Major research investment into national land use transformation to help the UK achieve net zero

Professor Ian Bateman OBE and Dr Chris Lee, of the Land Use for Net Zero Research Programme in Land, Environment, Economics and Policy Institute (LEEP) at the University of Exeter Business School, are part of a transdisciplinary hub looking to bridge the gap between science and policy to achieve net zero.

A first-of-its-kind consortium of 34 leading research and stakeholder organisations has been established to help all four UK administrations address land use and agriculture as a major greenhouse gas emitting sector.

The Land Use for Net Zero (LUNZ) Hub, co-led led by The James Hutton Institute and the University of Leicester, with £6.5 million funding from UK Research and Innovation, will provide UK and devolved nations timely evidence around land use, from renewable energy to soil carbon and green finance, to help drive the land transformations needed to achieve net zero by 2050.

It will also play a pivotal role in helping to communicate more widely the critical importance of land and how it’s used as a major carbon sink or source.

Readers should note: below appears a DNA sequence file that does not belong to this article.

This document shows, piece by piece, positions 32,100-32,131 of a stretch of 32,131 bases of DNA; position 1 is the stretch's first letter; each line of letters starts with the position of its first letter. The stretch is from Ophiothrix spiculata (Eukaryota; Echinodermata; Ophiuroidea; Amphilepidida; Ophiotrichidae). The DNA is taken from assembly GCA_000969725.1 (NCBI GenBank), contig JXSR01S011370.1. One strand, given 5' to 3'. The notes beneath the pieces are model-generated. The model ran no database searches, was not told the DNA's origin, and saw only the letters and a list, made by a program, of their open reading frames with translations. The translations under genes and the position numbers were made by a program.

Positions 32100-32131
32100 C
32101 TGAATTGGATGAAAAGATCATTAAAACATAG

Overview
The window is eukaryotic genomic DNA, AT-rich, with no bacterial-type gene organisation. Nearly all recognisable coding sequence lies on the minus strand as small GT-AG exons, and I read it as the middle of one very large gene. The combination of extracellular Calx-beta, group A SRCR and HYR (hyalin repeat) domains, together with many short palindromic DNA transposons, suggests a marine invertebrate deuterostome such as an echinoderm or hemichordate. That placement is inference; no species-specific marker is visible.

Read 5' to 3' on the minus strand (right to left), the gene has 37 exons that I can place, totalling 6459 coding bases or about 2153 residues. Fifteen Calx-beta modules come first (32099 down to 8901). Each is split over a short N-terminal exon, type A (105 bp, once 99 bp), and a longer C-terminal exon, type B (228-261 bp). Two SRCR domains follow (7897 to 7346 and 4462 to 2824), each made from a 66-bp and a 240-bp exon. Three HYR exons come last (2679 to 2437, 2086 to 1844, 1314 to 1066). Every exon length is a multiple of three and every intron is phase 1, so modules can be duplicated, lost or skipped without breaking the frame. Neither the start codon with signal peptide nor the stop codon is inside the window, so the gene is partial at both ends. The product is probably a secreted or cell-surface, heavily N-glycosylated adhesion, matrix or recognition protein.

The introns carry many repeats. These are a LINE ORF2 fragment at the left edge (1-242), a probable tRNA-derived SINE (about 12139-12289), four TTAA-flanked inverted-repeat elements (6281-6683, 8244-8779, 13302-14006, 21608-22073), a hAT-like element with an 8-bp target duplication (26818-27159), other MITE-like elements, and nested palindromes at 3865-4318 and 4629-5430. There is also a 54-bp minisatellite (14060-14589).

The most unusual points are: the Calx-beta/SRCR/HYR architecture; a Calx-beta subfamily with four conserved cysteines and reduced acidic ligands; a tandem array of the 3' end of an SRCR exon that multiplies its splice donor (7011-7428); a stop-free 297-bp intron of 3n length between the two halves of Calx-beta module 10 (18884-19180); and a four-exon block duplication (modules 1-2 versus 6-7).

The consortium includes experts from research, policy, farming and industry across green finance, renewable energy, planning, soil health, afforestation and water management.

Professor Bateman said:
“Emissions from the food system, greenhouse gas removal through forestry and decarbonisation from renewable energy places land use at the centre of net zero strategies. But decision-makers need rapid high-quality information to shape policy and the LUNZ Hub is the much-needed centrepin for such advice.”

Hub co-lead of the winning Consortium, Professor Lee-Ann Sutherland (The James Hutton Institute), explained:
“The science behind land use is highly complex. It is influenced by a range of economic, social and environmental factors, and complicated further by a changing evidence base, novel market forces, the emergence of new data and models, and disruptive technologies such as artificial intelligence. Our aim is to bridge the gap between researchers and policy makers and our work will be focused on meeting specific policy-maker needs, giving them the evidence they need in the format and timeframe they need it.

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